For as ye have yielded - Note, Romans 6:13. Servants to uncleanness. Have been in bondage to impurity. The word "uncleanness" here refers to impurity of life in any form; to the degraded passions that were common among the heathen; see Romans 1.

And to iniquity - Transgression of law.

Unto iniquity - For the purpose of committing iniquity. It implies that they had done it in an excessive degree. It is well for Christians to be reminded of their former lives, to awaken repentance, to excite gratitude, to produce humility and a firmer purpose to live to the honor of God. This is the use which the apostle here makes of it.

Unto holiness - In order to practice holiness. Let the surrender of your members to holiness be as sincere and as unqualified as the surrender was to sin. This is all that is required of Christians. Before conversion they were wholly given to sin; after conversion they should be wholly given to God. If all Christians would employ the same energies in advancing the kingdom of God that they have in promoting the kingdom, of Satan, the church would rise with dignity and grandeur, and every continent and island would soon feel the movement. No requirement is more reasonable than this; and it should be a source of lamentation and mourning with Christians that it is not so; that they have employed so mighty energies in the cause of Satan, and do so little in the service of God. This argument for energy in the divine life, the apostle proceeds further to illustrate by comparing the rewards obtained in the two kinds of servitude, that of the world, and of God.

19. I speak after the manner of men—descending, for illustration, to the level of common affairs.

because of the infirmity of your flesh—the weakness of your spiritual apprehension.

for as ye have yielded—"as ye yielded," the thing being viewed as now past.

your members servants to Uncleanness and to Iniquity unto—the practice of

iniquity; even so now yield your members servants to Righteousness unto holiness—rather, "unto (the attainment of) sanctification," as the same word is rendered in 2Th 2:13; 1Co 1:30; 1Pe 1:2:—that is, "Looking back upon the heartiness with which ye served Sin, and the lengths ye went to be stimulated now to like zeal and like exuberance in the service of a better Master."

I speak after the manner of men because of the infirmity of your flesh: q.d. I accommodate myself to your capacity, because of the weakness of your understanding in spiritual things; therefore I use this familiar similitude of service and freedom, that by these secular and civil things you might the better understand such as are spiritual: see John 3:12.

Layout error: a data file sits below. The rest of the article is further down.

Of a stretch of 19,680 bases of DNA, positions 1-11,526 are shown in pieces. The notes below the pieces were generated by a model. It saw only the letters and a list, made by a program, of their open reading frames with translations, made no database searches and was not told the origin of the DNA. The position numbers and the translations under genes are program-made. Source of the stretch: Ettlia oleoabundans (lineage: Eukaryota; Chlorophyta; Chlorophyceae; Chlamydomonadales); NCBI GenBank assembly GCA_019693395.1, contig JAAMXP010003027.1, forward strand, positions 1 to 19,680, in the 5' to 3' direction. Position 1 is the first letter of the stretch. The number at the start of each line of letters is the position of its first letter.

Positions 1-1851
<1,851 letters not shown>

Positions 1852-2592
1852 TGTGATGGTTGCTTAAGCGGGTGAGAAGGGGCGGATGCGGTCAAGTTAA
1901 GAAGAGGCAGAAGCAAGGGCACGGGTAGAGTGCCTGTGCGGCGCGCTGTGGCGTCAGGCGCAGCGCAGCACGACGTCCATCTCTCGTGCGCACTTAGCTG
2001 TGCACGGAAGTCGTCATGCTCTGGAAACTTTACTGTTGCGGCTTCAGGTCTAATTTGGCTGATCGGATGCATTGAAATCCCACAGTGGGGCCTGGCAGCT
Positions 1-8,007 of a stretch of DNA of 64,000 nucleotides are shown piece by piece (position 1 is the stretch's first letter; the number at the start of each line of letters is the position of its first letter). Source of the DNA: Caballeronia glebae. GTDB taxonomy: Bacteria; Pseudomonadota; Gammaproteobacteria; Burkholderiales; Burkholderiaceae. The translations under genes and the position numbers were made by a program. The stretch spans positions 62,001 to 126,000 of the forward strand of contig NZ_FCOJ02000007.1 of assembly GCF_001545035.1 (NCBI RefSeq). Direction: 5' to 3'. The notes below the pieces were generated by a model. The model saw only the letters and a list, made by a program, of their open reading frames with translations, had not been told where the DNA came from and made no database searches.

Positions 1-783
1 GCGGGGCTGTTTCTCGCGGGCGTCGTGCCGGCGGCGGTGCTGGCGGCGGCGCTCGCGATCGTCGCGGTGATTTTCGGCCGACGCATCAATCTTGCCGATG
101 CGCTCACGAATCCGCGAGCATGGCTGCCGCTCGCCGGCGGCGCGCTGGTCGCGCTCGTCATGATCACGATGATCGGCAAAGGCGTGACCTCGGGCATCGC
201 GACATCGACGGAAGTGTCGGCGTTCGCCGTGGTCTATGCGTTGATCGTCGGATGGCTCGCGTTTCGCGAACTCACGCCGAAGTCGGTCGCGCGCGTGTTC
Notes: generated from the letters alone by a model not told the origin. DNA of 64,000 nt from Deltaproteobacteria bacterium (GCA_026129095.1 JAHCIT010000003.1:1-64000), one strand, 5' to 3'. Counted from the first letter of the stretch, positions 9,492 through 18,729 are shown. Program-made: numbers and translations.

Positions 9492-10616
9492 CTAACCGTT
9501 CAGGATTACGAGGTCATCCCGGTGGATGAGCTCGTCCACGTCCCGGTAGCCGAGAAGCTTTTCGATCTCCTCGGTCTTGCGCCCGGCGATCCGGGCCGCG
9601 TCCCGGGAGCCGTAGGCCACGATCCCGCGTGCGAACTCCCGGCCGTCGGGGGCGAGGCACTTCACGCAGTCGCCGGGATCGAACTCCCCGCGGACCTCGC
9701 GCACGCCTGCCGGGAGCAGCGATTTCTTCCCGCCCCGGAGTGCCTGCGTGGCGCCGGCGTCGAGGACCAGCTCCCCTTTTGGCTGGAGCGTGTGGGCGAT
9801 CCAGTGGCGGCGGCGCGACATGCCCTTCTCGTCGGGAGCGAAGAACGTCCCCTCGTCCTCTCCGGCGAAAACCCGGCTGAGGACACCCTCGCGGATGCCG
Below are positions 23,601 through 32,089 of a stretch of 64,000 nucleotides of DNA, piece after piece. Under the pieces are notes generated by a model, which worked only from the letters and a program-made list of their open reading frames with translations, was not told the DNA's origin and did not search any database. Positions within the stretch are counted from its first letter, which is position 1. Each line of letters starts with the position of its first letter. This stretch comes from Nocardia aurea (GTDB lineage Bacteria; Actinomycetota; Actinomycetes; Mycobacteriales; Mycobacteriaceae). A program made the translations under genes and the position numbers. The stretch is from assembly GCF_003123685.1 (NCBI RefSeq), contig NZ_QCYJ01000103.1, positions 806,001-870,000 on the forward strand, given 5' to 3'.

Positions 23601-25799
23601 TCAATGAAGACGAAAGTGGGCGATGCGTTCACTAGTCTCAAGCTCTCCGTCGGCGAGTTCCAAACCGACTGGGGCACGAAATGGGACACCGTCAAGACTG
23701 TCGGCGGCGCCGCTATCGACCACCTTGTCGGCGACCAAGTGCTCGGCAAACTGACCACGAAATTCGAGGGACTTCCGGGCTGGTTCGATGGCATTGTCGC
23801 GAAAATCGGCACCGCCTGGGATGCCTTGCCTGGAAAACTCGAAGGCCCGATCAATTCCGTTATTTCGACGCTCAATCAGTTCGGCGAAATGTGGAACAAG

For as ye have yielded, &c.: q.d. The great thing that I desire of you (and it is most reasonable) is this, that you would be as sedulous and careful now to obey God, as you have formerly been to obey and serve sin; to do good, as you have been to do evil.

To uncleaness; to fleshly lusts, which defile you.

To iniquity unto iniquity; i.e. adding one sin to another; or else by the former you may understand original, by the latter actual sin. He useth three words about the service of sin, and but two about the service of God; wicked men take great pains for hell; oh that we would take the same for heaven.

I speak after the manner of men,.... This refers either to what the apostle had said already concerning service and liberty, things which were known among men, and easy to be understood; or to the following exhortation: what he was about to say, he delivered in a manner suited to their understandings, and was "that which was human"; not angelic, or what required the power, purity, and perfection of angels; or what was unreasonable or impossible, but what was their reasonable service, as men; and might be done through the grace of God, in the strength of Christ, and by the assistance of the Spirit: and though he might have insisted upon it with good reason, that they ought to be more diligent and industrious in the service of God than they had been in the service of sin; yet

because of the infirmity of their flesh, considering that they had flesh, or corrupt nature, and were attended with weakness in knowledge, faith, and obedience; he only pressed this upon them, that in like manner as they had been servants to sin, they would be servants to righteousness:

for as ye have yielded your members servants to uncleanness, and to iniquity unto iniquity; what they yielded to the service of sin were their "members"; by which, as before, may be meant, either the powers and faculties of their souls, or the parts and members of their bodies, or both; and particularly the latter, as the eyes and ears, the tongue, the mouth, the hands, and feet, which are all employed by a natural man in the drudgery of sin: these are yielded to sin under the form and character of "servants"; and as such are governed, directed, and ordered to fulfil this and the other lust, which is done willingly and readily: these members are "yielded", presented, and given up cheerfully to this slavery; which is both scandalous and unrighteous: it is "to uncleanness"; which designs all sorts of pollution and filthiness, both of flesh and spirit: "and to iniquity"; everything that is contrary to the law, all unrighteousness and ungodliness; and it is added, "unto iniquity"; which may design all sorts of sin, a progress in it, adding continually to it; which shows them to have been thorough hearty servants of sin. Now what the apostle exhorts to, and requires of them, is, that